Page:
To be fair, 30,000 years ago, there were few other recreational activities to occupy one’s spare time. The Archaeology News Network writes:
Archaeologists have found 32,000-year-old human remains in southeastern Europe, which suggest that the earliest humans practiced “mortuary” or “ritual” cannibalism.
The excavated human remains, the oldest known in Europe, were found at a shelter-cave site called Buran-Kaya III in Ukraine and exhibit post-mortem cut marks, the MSNBC reports. “Our observations show a post-mortem treatment of human corpses including the selection of the skull,” said the paleozoologist and archaeologist at the National Museum of Natural History in Paris, Stephane Pean.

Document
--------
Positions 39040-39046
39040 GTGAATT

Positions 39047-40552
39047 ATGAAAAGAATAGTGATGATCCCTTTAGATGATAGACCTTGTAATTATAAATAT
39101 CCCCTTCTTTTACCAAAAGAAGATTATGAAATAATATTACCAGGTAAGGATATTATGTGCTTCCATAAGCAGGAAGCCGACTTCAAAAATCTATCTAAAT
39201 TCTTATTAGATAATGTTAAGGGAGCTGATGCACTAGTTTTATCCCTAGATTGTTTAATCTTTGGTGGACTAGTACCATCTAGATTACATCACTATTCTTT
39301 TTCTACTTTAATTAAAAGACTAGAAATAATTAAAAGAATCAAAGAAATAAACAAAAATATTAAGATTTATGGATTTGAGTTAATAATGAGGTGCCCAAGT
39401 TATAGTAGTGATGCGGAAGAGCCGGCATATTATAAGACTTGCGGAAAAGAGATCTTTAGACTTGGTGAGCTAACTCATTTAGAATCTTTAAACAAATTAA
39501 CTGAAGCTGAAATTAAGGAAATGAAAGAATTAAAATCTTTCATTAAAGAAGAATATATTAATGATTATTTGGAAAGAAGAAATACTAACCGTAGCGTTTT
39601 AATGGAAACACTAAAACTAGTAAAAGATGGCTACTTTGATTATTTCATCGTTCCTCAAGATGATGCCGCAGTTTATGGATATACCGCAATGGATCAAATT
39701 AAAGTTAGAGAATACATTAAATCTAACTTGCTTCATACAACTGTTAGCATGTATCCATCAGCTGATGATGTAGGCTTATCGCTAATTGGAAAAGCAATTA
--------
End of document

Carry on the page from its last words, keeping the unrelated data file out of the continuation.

However, Pean said that the treatment of the human bodies, which came with ornaments, did not follow nutritional purposes, rejecting the possibility of dietary cannibalism.
“Observed treatment of the human body, together with the presence of body ornaments, indicates rather a mortuary ritual: either a ritual cannibalism or a specific mortuary practice for secondary disposal,” he described.